People with depression, for example, get stuck in a negative-thinking loop. People with OCD know that the stove is almost certainly off or the door is surely locked, but they’re stuck with the thought that they have to keep checking it. People with PTSD get stuck thinking about the same traumatic experience over and over. People with addiction go back to the same harmful substance, even when their physical dependence upon it has been broken. 

Widge believes that the feeling of being stuck in a habitual loop, whether it’s taking cocaine or checking the stove, comes from the cortico-striatal loop circuits in the brain, he says. This spiral-shaped set of structures connects the cortex on the surface of the brain to an evolutionarily old, deep interior region called the striatum. Some of these circuits are involved in our most basic, habitual drives.

“We think this older system goes into overdrive” in people with psychiatric disorders that involve inflexibility and stuck thinking, Widge says. “The brain doesn’t know how to make it take a step back and let other decisional systems have a turn at controlling behavior.”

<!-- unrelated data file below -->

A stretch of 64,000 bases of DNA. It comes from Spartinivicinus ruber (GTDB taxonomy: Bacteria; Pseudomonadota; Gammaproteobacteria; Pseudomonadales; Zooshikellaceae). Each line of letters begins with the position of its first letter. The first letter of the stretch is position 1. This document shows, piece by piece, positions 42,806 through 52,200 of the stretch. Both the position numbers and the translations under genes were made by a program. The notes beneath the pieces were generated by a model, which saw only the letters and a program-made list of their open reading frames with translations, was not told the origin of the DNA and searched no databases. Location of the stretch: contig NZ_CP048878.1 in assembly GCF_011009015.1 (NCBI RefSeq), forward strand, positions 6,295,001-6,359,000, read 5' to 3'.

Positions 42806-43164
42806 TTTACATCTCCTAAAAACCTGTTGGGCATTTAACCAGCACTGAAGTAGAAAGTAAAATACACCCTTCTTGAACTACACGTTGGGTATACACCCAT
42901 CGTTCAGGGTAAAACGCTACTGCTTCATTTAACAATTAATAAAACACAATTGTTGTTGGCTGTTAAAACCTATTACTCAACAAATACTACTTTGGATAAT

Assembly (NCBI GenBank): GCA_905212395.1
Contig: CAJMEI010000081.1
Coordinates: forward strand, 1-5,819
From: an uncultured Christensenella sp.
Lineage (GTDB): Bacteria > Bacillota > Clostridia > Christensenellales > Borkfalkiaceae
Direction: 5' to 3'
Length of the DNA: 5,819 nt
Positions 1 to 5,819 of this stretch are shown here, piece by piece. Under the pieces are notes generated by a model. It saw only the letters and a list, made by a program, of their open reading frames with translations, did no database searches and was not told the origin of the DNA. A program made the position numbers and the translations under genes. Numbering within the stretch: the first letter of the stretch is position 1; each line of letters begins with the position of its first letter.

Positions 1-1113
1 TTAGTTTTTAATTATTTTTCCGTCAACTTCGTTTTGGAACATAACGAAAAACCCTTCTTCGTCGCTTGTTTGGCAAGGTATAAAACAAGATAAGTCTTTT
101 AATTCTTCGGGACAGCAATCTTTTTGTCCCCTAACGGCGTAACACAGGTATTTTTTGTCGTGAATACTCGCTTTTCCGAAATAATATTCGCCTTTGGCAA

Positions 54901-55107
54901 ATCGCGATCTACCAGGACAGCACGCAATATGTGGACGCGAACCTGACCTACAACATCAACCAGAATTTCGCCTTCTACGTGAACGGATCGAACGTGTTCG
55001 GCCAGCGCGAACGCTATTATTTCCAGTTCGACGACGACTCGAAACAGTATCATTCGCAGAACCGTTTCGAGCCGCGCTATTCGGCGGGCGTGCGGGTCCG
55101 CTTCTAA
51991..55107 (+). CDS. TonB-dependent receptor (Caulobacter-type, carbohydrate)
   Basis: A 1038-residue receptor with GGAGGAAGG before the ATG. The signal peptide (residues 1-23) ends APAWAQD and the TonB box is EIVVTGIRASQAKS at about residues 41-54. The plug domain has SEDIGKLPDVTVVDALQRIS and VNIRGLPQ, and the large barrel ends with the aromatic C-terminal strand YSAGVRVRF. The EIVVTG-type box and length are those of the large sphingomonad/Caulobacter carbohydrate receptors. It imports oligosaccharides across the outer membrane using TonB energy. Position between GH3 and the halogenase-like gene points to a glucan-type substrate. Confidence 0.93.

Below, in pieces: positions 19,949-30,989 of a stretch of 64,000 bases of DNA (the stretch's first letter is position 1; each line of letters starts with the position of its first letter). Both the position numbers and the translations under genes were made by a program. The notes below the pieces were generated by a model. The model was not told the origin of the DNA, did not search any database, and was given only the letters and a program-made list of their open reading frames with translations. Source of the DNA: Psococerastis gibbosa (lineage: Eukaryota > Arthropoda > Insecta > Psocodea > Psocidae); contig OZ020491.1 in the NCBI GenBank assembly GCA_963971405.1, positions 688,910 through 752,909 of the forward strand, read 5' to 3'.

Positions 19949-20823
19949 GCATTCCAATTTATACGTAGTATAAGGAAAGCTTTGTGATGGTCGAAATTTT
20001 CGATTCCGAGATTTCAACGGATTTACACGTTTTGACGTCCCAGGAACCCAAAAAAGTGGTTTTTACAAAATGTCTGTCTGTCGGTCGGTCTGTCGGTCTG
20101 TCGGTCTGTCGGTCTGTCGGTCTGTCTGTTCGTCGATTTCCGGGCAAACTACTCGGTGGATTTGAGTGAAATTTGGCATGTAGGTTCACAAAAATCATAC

He was encouraged by previous clinical evidence that deep brain stimulation had positive effects on both OCD and depression. These disorders “are two different chapters in the Diagnostic and Statistical Manual, and are traditionally treated differently, but there must be something in common if you can treat them with the same intervention,” he says. Also encouraging were the results of study Widge and colleagues published this month, which demonstrated some of the neuronal underpinnings of flexible decision making. 

To test the hypothesis, Widge and his colleagues have surgically implanted electrodes in this deep area of the brain in rodents and in one man with severe OCD. The electrodes in the man’s brain have been continuously recording activity and delivering stimulation to the habit-driving parts of the cortico-striatal loops for over a year, Widge says.